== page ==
If you’ve ever had a toothache or you have a young child or a teething baby who has a toothache, you know that it can be painful and make things miserable. Thankfully there are several natural ways to achieve toothache relief.
Read on to learn how to achieve toothache relief, along with more info on this uncomfortable oral issue.
Natural Toothache Relief Options
1. Clove Essential Oil
Essential oils are known to help with toothache relief, and the best essential oil for toothaches, according to research, is benefit-rich clove oil. The Journal of Immunotoxicology published the first study proving that the eugenol in clove oil is indeed a powerful anti-inflammatory.
Clove is widely accepted as a reliable solution for dry socket and for relieving the pain and discomfort associated with various dental disorders. The Journal of Dentistry, for instance, published a study in 2006 that revealed clove essential oil had the same numbing effect as benzocaine, a topical agent commonly used before needle insertion.
Once you get a small bottle of clove oil, simply take just one drop, and rub it right on the toothache area. For teething babies, mix the clove oil with an equal amount of coconut oil, and then use that mixture to rub it right on the area.
2. Sea Salt
Rather than using table salt, however, I strongly encourage you to use sea salt or Himalayan salt, which has more than 60 trace minerals and can aid in toothache relief.
To do a sea salt water rinse, mix a teaspoon of salt in a cup of warm water. Gargle the solution in your mouth for about 30 seconds, and then spit it out. This can help reduce inflammation and provide some toothache relief.
3. Peppermint Oil
If you really want to soothe or numb the area, use peppermint oil. Peppermint oil contains menthol, which can help numb that area. In addition, a 2013 study concluded that “peppermint, tea tree and thyme oil can act as an effective intracanal antiseptic solution against oral pathogens.”
Simply mix peppermint oil with coconut oil at a 1:1 ratio and rub on the gum area.
Crush a garlic clove, mix it with a bit of salt and apply it to the affected tooth. Be careful as garlic can be strong and may cause a burning sensation.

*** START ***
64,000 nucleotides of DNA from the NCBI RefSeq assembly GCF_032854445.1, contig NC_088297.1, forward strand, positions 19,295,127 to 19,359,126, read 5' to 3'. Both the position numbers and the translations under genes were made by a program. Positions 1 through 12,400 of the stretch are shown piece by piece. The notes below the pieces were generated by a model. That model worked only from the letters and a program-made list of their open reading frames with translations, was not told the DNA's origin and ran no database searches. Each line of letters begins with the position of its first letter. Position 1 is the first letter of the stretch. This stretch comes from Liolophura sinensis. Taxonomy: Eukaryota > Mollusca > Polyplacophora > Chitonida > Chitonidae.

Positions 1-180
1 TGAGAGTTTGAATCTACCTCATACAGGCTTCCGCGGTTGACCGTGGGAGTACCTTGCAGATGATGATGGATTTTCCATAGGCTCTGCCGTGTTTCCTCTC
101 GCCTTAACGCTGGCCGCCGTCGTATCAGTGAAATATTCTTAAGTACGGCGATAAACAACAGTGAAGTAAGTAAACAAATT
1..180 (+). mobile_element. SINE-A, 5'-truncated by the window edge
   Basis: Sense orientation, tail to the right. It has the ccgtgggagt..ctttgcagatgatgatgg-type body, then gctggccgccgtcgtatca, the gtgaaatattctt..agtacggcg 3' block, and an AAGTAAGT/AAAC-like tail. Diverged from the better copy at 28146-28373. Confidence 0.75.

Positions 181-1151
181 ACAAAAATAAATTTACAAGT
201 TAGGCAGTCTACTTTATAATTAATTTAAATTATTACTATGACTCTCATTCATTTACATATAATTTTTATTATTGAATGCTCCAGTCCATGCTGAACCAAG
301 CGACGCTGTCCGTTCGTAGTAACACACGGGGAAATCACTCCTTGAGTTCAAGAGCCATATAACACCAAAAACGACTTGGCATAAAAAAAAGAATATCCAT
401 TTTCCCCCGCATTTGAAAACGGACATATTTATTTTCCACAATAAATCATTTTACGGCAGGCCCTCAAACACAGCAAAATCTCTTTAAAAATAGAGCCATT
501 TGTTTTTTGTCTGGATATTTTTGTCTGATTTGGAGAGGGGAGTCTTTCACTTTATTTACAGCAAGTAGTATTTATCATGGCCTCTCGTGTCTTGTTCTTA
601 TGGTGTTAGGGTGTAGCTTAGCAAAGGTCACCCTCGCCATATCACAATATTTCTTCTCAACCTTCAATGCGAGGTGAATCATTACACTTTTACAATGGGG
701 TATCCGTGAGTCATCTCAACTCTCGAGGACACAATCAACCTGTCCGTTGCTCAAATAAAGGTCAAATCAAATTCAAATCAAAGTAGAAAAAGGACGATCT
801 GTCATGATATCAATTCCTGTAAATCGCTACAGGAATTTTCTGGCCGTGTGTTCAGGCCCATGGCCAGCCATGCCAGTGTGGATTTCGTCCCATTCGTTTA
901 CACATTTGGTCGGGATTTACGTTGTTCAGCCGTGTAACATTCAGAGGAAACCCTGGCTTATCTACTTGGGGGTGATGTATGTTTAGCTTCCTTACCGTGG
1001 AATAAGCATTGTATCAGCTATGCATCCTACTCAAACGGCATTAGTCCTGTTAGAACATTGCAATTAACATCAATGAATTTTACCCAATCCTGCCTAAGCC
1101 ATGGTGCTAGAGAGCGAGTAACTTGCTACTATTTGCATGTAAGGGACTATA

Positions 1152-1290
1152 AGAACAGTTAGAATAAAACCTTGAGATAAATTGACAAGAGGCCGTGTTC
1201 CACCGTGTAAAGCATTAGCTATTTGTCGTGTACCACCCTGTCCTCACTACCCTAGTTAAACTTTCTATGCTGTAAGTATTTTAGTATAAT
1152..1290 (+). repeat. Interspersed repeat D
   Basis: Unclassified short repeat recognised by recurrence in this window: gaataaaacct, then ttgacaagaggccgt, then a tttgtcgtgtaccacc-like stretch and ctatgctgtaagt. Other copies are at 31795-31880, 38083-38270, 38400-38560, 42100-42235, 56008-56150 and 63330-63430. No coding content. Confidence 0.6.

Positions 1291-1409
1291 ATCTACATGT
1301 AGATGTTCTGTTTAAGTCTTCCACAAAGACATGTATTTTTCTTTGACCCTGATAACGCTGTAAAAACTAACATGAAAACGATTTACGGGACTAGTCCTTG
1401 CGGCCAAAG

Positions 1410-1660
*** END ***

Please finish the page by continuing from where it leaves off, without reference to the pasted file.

5. Vanilla Extract
Research shows that vanilla extract “demonstrates the presence of essential anti-microbial agents in it, making it a potent, potential dental biomaterial with a positive and benefitting effect on the oral micro-environment.” In addition, vanilloid, found in vanilla extract, is used to treat dental pain, helping provide toothache relief.
Soak a cotton ball in pure vanilla extract, and apply it to the painful area. Vanilla contains alcohol, which can numb the pain.
7. Cold Compress
Applying a cold compress to the outside of your cheek for about 15 minutes can help reduce pain and swelling and provide toothache relief.
Turmeric has natural anti-inflammatory and analgesic properties that make it a great option for natural toothache relief. Curcumin, its active ingredient, is especially beneficial for oral health and can inhibit oral bacteria growth.
Make a paste using turmeric powder and water, and apply it to the affected area.
Ginger has anti-inflammatory properties that give it a pain-lowering effect. In fact, researchers noted that it “may be effective in the improvement of inflammation, oxidative, and periodontal status in [type 2 diabetes mellitus patients] with [chronic periodontitis].”
Chew on a small piece of fresh ginger, or apply ginger juice to the affected area.
Place a cold slice of cucumber on the affected area. This can help reduce inflammation and numb the pain.
11. Thyme Oil
Research relays that “thyme oil exhibits antibacterial activity and has been useful in dental practice. A component of thyme, known as thymol, appears to inhibit growth of oral pathogens in the mouth and in combination with other essential oils, may reduce dental caries.”
You can use it along with other essential oils as a mouth rinse to help relieve tooth pain and fight bacteria.
12. Aloe Vera
Thanks to the antiplaque and antibacterial efficacy of aloe vera, it can both prevent and help treat tooth pain.
When to See a Dentist
Remember that these remedies are not a substitute for proper dental care. If your toothache persists or worsens, it’s important to see a dentist to identify and treat the underlying issue causing the pain.